October Book Recommendations

Every month, I will be sharing book recommendations to our church family.
Here are the ones I linked to this past Sunday morning:
*** Category – Personal Growth
(1) Confessions by St. Augustine
Our pastoral intern, Beau Floyd wrote, “What makes a man great?  Or what makes a man anything at all?  These are age old questions that deeply penetrate the human soul.  The thoughts and theology, as well as personal history of Augustine of Hippo have greatly influenced Christianity for over 1600 years.  Augustine addressed such questions as ‘what makes a man great?’, ‘what is evil?’ and, ‘what is God’s essence?’. Augustine, having studied rhetoric and philosophy, was thoroughly equipped to tackle such deep issues as evil, and the nature of the cosmos.  Augustine’s Confessions are not thoroughly exhaustive.  However, the nature of evil, as well as the nature and substance of God are two of Augustine’s most discussed topics.”
Can we find any joy apart from God?  Is there such a path?  Augustine came to God in his prayer, “Such crooked ways!  Unhappy the audacious soul which hoped that by abandoning you it would find some better thing!  It tossed and turned, upon back and side and belly–but the bed is hard, and you alone are rest.  And here you are, to deliver us from our wretched wanderings and set us in your way, and you comfort us and say, ‘Run, I will carry you and I will lead you home, and there I will carry you.”
Let us all pray with Augustine this prayer to the Lord, “Give what you command and command what you will.”
(2) Pure Pleasure by Gary Thomas (Zondervan, 2009)
This book dovetails with our Ecclesiastes study.  For instance, the author quotes, “I commend the enjoyment of life” (Ecc. 8:15).  “When God gives any many wealth and possessions, and enables him to enjoy them, to accept his lot and be happy in his work–this is a gift of God. . . . God keeps him occupied with gladness of heart” (Ecclesiastes 5:19-20).  “Go, eat your food with gladness, and drink your wine with a joyful heart, for it is now that God favors what you do” (Ecclesiastes 9:7).  “Do not be overrighteous, neither be overwise–why destroy yourself? . . . The man who fears God will avoid all extremes” (Ecclesiastes 7:16, 18).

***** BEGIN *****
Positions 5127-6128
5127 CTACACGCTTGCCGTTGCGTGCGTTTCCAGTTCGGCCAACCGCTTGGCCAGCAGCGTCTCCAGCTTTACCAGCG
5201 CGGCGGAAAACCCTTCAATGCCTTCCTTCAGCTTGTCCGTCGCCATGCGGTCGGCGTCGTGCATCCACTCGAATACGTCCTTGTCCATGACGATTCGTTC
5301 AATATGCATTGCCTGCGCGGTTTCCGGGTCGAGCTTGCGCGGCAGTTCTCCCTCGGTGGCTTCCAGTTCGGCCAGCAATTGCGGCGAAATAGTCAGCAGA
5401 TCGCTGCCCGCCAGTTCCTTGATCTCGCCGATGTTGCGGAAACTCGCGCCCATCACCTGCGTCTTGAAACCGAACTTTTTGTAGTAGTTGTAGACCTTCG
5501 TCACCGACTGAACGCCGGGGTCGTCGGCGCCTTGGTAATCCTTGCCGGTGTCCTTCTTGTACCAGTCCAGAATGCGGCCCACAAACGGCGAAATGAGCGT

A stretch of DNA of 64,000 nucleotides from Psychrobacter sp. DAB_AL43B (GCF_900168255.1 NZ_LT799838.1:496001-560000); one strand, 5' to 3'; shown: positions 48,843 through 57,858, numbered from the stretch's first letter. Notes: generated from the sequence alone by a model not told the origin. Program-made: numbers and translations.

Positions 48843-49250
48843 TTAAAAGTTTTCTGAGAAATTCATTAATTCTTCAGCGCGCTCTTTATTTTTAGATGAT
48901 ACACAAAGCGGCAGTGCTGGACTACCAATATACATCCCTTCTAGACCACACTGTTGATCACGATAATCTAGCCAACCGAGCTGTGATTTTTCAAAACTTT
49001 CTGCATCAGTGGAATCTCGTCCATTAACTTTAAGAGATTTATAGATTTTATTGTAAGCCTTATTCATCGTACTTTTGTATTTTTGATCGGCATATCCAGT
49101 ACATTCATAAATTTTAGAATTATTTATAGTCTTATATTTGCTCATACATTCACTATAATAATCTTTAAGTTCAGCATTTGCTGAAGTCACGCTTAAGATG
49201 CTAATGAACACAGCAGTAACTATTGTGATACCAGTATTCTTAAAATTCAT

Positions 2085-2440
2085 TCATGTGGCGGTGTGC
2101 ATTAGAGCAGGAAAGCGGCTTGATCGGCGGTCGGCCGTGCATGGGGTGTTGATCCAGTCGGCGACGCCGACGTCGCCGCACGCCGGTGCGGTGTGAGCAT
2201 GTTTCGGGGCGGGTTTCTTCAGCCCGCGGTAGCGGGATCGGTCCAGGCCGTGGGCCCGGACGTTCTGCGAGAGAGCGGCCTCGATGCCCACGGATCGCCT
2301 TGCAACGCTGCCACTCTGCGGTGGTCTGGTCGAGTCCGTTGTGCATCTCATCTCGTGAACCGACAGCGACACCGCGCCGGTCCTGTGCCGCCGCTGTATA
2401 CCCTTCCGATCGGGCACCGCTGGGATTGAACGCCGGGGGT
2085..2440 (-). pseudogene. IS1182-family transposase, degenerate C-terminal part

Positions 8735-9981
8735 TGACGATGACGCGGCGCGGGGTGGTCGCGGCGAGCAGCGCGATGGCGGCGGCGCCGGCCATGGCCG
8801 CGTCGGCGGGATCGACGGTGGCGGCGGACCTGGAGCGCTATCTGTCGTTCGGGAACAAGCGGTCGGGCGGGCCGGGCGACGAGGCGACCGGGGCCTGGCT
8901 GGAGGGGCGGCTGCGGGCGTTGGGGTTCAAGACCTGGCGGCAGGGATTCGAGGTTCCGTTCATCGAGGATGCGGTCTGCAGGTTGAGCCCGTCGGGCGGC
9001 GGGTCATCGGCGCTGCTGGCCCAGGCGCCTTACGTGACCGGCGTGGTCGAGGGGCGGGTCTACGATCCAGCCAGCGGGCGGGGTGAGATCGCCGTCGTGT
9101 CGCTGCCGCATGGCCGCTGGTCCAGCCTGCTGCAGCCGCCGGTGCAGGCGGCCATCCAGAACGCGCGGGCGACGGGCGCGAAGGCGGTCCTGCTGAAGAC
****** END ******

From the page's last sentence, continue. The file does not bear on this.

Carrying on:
Do you remember what the demon, Screwtape, says about God in C.S. Lewis’ The Screwtape Letters?
“He’s a hedonist at heart.  All those fasts and vigils and stakes and crosses are only a facade.  Or only like foam on the sea shore.  Out at sea, out in His sea, there is pleasure, and more pleasure.  He makes no secret of it; at His right hand are “pleasures for evermore.” . . . He has filled His world full of pleasures.  There are things for humans to do all day long without His minding in the least–sleeping, washing, eating, drinking, making love, playing, praying, working.  Everything has to be twisted before it’s any use to us.”
*** Category – Family
(1) The Jesus Storybook Bible by Sally Lloyd-Jones (Zonderkidz, 2007)
Get it and read it to your kids.  Look how Sally brings out the Good Shepherd: